President Biden’s Cybersecurity Executive Order demands all federal bureaus to re-examine their strategy to cybersecurity, create new options of assessing software, and carry out modern security methods to minimize risk, for example, multi-factor authentication, encryption for data at rest and in transit, and using a zero-trust approach to security.
One of the very first specifications of the Executive Order was for the National Institute of Standards and Technology (NIST) to issue a definition of critical software, which the Cybersecurity and Infrastructure Security Agency (CISA) will utilize to produce a listing of all software covered by the Executive Order and for making security guidelines that government agencies must adhere to when buying and deploying the software. These steps will help to avoid cyberattacks like the SolarWinds Orion supply chain attack that resulted in the infiltration of the systems of a number of federal agencies by state-sponsored Russian hackers.
The Executive Order mandated NIST to submit its critical software definition within 45 days. NIST asked for input from the public and private sector and several government agencies when defining what critical software really is.
One goal of the EO is to help in establishing a security baseline for critical software products utilized all through the Federal Government. The naming of software as EO-critical will thus generate more activities, such as how the Federal Government acquires and manages deployed critical software.”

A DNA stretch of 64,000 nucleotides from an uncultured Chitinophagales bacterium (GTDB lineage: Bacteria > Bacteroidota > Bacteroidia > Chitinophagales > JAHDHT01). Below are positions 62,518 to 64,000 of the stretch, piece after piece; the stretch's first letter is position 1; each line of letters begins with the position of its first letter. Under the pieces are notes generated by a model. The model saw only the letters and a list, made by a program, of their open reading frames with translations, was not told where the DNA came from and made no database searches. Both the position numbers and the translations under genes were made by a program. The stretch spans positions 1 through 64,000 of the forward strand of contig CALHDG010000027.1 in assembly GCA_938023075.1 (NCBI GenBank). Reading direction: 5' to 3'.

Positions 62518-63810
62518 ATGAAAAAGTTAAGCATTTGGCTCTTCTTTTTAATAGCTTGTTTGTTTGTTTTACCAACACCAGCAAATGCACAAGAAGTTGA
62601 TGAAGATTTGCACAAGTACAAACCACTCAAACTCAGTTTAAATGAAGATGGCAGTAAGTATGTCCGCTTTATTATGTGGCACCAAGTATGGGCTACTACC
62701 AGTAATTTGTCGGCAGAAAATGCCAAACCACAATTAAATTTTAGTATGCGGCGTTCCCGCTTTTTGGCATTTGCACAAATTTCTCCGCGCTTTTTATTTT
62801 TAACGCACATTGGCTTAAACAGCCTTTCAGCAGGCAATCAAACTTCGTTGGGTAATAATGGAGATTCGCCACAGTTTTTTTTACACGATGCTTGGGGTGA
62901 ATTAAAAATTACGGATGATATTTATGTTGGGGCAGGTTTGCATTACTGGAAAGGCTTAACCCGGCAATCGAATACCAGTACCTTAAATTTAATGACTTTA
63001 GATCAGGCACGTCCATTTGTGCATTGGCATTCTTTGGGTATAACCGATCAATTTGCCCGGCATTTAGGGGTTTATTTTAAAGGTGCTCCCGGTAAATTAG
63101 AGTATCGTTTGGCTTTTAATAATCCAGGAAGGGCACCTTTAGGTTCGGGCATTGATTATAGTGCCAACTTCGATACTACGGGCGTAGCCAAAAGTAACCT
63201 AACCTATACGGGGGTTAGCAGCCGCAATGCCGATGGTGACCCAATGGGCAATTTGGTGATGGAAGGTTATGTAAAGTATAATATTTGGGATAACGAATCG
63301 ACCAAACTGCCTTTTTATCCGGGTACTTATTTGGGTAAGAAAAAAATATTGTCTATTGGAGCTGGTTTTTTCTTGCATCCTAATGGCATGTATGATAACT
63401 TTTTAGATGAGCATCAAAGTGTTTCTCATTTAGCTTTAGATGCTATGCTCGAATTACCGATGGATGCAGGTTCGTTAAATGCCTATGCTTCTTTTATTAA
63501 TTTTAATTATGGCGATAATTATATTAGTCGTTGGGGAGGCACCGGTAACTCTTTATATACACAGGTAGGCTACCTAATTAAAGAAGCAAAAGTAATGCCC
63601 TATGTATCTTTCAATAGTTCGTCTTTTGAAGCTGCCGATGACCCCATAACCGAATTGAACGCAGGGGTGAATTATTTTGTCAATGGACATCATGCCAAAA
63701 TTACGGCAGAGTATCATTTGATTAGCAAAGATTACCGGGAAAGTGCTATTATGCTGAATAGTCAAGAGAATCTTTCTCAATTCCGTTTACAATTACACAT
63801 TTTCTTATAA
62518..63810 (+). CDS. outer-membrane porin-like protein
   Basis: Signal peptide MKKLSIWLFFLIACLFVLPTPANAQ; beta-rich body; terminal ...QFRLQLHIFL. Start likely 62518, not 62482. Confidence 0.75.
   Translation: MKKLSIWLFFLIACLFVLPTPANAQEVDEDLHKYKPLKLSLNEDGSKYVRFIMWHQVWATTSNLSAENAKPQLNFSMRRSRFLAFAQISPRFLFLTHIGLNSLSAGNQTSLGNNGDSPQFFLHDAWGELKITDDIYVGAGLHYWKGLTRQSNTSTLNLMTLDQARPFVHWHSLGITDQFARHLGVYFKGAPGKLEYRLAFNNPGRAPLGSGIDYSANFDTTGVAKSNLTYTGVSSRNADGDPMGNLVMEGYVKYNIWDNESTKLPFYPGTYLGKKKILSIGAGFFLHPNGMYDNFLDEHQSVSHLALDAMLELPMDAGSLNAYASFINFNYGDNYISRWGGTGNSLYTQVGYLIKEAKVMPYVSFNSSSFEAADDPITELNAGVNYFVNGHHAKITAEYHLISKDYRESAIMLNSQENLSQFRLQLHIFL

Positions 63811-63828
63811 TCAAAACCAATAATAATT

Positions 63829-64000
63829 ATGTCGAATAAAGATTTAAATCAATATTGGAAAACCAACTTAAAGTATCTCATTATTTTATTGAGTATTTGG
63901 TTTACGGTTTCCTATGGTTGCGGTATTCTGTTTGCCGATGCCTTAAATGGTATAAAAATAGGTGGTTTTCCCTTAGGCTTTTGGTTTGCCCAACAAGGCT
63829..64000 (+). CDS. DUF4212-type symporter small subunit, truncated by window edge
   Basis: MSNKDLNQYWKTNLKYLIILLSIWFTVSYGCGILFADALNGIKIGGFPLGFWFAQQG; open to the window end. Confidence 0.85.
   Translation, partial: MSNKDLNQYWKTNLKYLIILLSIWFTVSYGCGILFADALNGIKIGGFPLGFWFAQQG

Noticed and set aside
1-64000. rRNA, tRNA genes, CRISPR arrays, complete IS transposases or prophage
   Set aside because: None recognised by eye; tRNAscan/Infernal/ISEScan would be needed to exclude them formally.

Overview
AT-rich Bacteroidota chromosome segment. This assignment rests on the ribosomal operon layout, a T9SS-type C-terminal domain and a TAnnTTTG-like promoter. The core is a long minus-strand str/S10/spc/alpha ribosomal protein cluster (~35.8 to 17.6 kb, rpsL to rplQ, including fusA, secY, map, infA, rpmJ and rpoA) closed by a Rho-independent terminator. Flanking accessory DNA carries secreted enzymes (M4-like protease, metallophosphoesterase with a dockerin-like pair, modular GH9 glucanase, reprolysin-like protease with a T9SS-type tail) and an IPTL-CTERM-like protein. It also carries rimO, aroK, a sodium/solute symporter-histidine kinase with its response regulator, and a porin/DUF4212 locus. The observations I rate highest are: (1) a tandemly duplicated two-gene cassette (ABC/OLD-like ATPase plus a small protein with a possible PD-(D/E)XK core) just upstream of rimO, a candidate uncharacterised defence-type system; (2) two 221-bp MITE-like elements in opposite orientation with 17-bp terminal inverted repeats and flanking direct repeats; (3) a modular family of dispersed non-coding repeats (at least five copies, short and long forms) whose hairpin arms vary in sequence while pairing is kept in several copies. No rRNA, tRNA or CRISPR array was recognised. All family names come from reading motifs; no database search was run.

NIST defined critical software as software or software dependencies containing one or more of these characteristics:
- Software created to work with higher privileges or employed to control privileges.
- Software that works outside of regular trust boundaries with privileged access.
- Software that works a function crucial to trust.
- Software with direct or privileged access to networking or computer sources.
- Software developed to manage access to information or operational technology.
The preceding definition is applicable to all software programs, whether it is essential to devices or hardware parts, stand-alone software programs, or cloud-based software utilized for or deployed in production systems or employed for operational functions. That definition applies to a wide range of software programs, which includes operating systems, security tools, hypervisors, access management applications, network monitoring applications, web browsers, and other applications developed by private firms and marketed to government agencies, or software created internally by federal agencies for use inside federal networks, which include government off-the-shelf software program.
NIST has suggested for federal agencies to at first focus on taking care of the requirements of the Executive Order on the standalone, on-premises application that has critical security features or has considerable potential to bring about damage in case compromised. After that, federal agencies must move onto other categories of software programs, for example, web-based software, software that regulates access to data, and software elements in operational technology and boot-level firmware.
NIST has released a record of EO-critical software program, however, CISA will release a more extensive finalized listing in the coming weeks.